Microsoft's Xbox group is in a weird place.
It has sold an estimated 30 million to 50 million Xbox One consoles, putting Microsoft in a distant second place in the console race behind Sony's PlayStation 4 with more than 70 million.
And Nintendo's Switch console? It's a runaway success.
In under a year, Nintendo sold more than 14 million Switch consoles; it's the fastest-selling console in US history. Nintendo attributes this success primarily to one thing: a lot of really good games you can play only on the Switch.
"We were able to offer multiple hit titles early on for Nintendo Switch that serve as powerful drivers for hardware sales," Tatsumi Kimishima, Nintendo's president, said in the company's latest financial presentation.
The Xbox One, by comparison, isn't doing so great — though on paper it's competitive with or outright better than the competition from Sony and Nintendo.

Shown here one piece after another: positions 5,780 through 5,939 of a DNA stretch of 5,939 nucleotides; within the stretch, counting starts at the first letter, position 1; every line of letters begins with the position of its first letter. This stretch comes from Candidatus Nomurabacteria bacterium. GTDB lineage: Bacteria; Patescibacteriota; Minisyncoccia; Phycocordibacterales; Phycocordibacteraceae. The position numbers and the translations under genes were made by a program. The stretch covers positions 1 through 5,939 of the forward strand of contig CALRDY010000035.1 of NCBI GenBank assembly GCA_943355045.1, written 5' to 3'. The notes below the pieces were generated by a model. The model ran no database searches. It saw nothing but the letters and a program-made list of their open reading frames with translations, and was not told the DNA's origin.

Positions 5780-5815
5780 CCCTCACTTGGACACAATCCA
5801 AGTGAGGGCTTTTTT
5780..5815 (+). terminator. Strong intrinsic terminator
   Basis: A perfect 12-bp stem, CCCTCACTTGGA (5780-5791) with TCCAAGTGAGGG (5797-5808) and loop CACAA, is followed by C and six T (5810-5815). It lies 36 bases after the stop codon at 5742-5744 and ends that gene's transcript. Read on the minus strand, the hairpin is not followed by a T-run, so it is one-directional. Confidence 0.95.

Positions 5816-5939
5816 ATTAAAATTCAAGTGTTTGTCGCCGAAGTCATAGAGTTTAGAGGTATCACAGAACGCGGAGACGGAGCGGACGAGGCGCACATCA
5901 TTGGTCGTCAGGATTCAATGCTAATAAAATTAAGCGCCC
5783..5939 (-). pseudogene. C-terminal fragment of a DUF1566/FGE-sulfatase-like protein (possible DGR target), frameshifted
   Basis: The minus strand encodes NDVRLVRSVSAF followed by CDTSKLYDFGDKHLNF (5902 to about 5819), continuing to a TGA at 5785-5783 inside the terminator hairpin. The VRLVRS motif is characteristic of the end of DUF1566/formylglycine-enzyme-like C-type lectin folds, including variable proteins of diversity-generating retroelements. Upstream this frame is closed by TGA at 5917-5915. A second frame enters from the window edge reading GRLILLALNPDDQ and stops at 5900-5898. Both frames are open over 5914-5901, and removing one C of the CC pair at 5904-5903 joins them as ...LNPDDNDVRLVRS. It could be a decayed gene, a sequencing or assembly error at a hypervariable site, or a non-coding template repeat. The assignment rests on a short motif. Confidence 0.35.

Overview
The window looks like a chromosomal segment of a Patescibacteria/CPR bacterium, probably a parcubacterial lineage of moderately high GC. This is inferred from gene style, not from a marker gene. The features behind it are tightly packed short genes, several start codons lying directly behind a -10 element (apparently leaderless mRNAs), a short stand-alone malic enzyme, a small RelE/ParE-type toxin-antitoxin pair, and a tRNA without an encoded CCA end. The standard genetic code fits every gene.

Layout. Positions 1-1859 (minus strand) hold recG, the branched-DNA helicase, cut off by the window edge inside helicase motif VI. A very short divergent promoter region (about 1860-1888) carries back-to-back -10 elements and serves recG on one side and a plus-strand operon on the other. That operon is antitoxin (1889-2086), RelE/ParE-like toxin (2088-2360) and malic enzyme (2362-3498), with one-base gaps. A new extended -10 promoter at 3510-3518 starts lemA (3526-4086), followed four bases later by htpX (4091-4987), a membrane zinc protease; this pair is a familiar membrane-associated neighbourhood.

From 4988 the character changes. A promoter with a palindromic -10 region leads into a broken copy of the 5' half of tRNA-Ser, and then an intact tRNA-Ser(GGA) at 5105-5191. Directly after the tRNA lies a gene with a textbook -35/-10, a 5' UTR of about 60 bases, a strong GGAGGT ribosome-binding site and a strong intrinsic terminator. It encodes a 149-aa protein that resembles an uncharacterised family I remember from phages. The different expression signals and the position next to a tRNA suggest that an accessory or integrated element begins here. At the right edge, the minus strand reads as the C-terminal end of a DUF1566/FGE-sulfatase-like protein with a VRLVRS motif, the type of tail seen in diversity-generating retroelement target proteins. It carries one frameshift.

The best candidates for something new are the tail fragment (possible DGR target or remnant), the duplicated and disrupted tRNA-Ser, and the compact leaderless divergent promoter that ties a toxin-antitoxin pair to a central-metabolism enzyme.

Starting at $200, the Xbox One is cheap and jammed with great games to boot. Even the lowest-end model of the Xbox One supports HDR, a high-end video technology that makes games look better on TVs that support it.
It does everything a set-top box like the Apple TV does, like let you watch Netflix. And it plays blockbuster games.
In reality, though, it's the console I'm least likely to suggest.
The PlayStation 4 has many of the same games, like the latest "Assassin's Creed," and a bunch of great exclusive games, including the critically acclaimed "Horizon Zero Dawn."
Though the Nintendo Switch doesn't have many third-party blockbusters like "Call of Duty," it has a big edge in terms of exclusives — there's no other way to play the latest "Super Mario" games. That's a pretty big advantage.
And if you already own a PlayStation 4 or PC? There simply aren't many major Xbox exclusive games that make the Xbox One worth owning.
So what's Microsoft going to do? That's the big question.
Here are some ways it could go:
Source : http://www.businessinsider.com/what-is-the-future-of-the-xbox-one-2018-2